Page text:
I love Bloggiesta for reminding me to brush up and take of my blog, and doing it "in community", so to speak, makes this housework a little more fun.
Given my earlier whining about feeling out-of-it with my blog, I'm really excited there's a mini-event this coming weekend in which I can do some backend work here.
My to do list is pretty simple: make a top 10 of 2016 post (even if it is just a list!)review the book I just finished!I'd like to start 2017 without a backlog of reviews, so it feels important I keep up. We'll see if I'll tackle my 2016 backlog. (Perhaps for another Bloggiesta!)
First line: Everyone agreed it had been a bad winter, one of the worst in recollection.
Unlike most of the planet, I didn't like Katsu's debut novel, The Taker. Which I was bitter about, because Katsu impressed me with her potential.
With The Hunger, I got the novel I always wanted: taut, moody, dangerous, atmospheric, and creepy.
I don't know where to start with my squee-ing. It helps that the premise -- supernatural take on the Donner Party tragedy -- is just so delicious. Katsu doesn't speed through the trip, and through the early days we learn how fractured these people were, and the many demons that chased them. She takes her time to give the characters space to breathe, and we're rewarded with rich plot threads and deeply flawed and oh-so appealing characters.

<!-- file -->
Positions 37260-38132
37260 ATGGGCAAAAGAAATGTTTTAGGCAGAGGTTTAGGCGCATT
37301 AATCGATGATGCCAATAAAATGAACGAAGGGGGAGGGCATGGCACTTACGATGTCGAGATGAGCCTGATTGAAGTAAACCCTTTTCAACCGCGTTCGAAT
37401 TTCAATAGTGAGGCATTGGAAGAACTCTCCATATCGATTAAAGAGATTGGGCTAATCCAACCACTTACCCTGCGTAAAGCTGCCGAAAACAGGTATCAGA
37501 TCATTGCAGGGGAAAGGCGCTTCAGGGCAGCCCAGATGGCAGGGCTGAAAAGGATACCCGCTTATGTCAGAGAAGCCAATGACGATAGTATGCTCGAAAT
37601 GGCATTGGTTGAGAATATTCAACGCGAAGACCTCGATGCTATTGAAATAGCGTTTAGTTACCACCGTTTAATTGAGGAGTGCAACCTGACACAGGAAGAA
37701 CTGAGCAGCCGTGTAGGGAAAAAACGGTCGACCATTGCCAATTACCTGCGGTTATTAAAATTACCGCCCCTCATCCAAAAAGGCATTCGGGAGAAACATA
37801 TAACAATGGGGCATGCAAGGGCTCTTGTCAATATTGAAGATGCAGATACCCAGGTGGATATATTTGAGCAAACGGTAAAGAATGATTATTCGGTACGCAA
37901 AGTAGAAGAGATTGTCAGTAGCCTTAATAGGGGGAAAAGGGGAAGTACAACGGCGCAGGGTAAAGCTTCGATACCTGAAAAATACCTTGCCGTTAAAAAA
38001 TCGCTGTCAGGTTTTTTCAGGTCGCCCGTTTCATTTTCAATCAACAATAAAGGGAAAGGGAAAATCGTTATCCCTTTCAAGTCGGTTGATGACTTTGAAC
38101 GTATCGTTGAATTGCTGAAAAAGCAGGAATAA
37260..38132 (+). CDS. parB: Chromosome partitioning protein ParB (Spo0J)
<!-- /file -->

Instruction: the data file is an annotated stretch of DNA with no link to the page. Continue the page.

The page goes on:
For history sticklers, this book will surely aggravate, as Katsu takes some wild liberties with the histories of the Donner Party members: victims of sexual abuse, secretly gay, murderer. But I uh-dore…
First line: Okonkwo was well known throughout the nine villages and even beyond.
I had to grit my teeth to get through this book. (All 209 pages.)
I'm ashamed to admit this since a surprising number of folks online and in person have cited this novella as one of their favorite books, but I found everything about this brief read to be agonizing -- the plot, the narrative style, the characters -- it and I just did not connect.
I went in expecting to love this book given its reputation and subject matter. Achebe depicts the story of a Nigeria broken by white colonialism; our hero is deeply flawed and stubbornly committed, living in a world with problems triply complicated by the unnecessary influence of white colonizers. Achebe's narrative style is straight-forward and clear, even as he articulates a world deeply foreign to modern audiences.
I suspect I didn't understand this book; I'm also not a huge fan of tragedies (I loathe Hamlet) so Okonkwo as a character didn'…